Following up on a previous item, Congressional leaders have indeed agreed to a 6-month stopgap spending bill to avoid a government shutdown at the end of September.

The emerging deal is a sharp contrast to previous occasions when House Republicans used the approach of a spending deadline to insist on deep spending cuts in exchange for their votes, once avoiding a shutdown by a matter of hours. But with the Oct. 1 deadline for enacting spending bills for 2012 coming so close to the election, Republicans leaders were eager to avoid a government crisis that they could be blamed for by voters at the polls.

Under the agreement that takes the spending fight off the table before the presidential and Congressional elections, lawmakers have agreed to continue the current rate of spending into early next year despite a call by some conservative Republicans for a lower rate. By pushing the spending into next year, the House and Senate would also eliminate it as a bargaining chip in post-election negotiations over what to do about expiring tax cuts.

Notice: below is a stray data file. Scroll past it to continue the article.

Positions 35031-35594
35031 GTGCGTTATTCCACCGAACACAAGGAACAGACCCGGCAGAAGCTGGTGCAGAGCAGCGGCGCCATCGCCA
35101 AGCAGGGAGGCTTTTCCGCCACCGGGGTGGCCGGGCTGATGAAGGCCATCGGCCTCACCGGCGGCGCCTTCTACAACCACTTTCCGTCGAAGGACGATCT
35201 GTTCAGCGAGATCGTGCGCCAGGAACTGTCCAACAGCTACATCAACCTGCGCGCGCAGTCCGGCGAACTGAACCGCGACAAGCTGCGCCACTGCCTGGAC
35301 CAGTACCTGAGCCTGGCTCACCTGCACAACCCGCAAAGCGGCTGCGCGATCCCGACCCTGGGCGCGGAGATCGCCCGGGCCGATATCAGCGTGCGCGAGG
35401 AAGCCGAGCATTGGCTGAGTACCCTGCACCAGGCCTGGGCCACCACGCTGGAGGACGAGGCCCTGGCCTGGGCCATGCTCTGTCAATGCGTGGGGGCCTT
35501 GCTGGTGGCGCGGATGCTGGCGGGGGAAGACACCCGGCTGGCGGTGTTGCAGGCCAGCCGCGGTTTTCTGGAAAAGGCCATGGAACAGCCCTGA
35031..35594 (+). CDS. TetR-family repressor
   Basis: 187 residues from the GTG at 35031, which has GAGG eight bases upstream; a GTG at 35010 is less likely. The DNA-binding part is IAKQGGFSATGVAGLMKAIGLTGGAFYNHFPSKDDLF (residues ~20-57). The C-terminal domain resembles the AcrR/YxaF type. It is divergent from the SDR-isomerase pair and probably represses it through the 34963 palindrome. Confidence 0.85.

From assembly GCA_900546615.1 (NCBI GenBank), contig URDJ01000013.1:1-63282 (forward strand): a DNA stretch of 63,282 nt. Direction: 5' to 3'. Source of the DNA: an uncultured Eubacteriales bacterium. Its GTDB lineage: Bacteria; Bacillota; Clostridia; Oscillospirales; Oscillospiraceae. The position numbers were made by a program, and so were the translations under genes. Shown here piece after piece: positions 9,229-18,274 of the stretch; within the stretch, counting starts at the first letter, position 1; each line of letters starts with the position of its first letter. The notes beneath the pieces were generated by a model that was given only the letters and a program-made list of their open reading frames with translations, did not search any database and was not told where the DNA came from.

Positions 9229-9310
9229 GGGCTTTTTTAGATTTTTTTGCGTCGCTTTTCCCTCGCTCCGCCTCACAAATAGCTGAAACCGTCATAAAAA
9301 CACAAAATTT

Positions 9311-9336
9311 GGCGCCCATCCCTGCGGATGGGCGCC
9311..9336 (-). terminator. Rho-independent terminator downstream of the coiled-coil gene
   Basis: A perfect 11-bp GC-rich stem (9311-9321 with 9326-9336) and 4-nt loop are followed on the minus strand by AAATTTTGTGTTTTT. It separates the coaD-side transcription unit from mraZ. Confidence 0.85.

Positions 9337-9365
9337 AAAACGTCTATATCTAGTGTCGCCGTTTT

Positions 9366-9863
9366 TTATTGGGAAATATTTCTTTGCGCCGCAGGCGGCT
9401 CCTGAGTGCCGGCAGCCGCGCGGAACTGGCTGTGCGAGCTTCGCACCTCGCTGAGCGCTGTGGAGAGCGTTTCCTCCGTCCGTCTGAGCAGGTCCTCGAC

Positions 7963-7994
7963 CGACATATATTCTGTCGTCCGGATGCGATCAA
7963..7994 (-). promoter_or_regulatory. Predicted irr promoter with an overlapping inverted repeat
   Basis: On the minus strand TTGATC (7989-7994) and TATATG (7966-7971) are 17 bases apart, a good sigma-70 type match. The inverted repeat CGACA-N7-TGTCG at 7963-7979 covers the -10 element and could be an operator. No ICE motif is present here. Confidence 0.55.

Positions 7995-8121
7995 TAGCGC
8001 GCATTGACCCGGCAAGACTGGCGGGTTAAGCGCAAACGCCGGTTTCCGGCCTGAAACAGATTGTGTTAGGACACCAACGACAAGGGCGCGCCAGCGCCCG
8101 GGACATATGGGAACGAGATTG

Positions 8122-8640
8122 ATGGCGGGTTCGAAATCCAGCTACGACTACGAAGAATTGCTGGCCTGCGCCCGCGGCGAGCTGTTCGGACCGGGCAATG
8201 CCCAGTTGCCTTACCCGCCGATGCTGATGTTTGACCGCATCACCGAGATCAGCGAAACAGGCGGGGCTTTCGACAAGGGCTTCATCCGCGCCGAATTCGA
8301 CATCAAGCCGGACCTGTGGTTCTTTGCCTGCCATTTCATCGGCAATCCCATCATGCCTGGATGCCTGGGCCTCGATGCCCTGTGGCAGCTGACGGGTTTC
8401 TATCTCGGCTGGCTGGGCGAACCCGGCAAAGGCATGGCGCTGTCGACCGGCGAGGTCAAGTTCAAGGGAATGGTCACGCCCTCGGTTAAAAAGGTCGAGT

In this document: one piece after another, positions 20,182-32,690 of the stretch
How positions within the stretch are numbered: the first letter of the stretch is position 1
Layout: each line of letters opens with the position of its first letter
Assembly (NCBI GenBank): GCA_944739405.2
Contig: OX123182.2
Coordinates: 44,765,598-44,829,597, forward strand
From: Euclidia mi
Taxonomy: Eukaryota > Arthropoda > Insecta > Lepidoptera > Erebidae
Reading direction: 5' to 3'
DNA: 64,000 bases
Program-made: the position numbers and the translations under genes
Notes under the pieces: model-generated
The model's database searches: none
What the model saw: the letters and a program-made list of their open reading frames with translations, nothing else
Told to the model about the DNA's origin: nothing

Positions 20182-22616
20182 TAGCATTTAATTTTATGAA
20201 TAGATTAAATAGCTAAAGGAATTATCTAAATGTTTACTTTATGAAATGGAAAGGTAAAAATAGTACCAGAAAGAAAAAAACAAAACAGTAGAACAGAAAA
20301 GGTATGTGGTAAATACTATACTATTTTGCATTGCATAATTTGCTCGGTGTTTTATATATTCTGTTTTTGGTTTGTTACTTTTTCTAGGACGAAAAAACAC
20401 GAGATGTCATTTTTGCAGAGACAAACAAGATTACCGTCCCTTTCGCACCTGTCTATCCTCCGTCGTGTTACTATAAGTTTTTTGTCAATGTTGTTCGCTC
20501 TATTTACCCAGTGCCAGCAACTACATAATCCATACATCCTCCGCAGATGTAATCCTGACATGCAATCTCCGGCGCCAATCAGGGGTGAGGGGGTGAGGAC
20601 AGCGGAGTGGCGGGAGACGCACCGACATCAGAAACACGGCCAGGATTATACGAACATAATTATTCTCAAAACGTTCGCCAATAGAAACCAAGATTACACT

The rate of spending will be consistent with the $1.047 trillion agreed to in the debt limit deal last year. Harry Reid added that there are no riders in the bill. It’s just a budget deal to keep the government running through March 2013, at the level Democrats wanted, with no concessions to Republicans.

This means that the elections will determine the future of the budget, as per usual. But it represents a real retreat from the hard-charging rhetoric of Republicans on budgetary matters.

However, there’s still time for this to blow up. While the agreement was announced today, voting will not take place until after the August recess. That means that conservatives, seeing that they gave away all their leverage on this issue, may whip up the far right of the party and force changes. That’s certainly something we’ve seen happen before. Five weeks is a long time.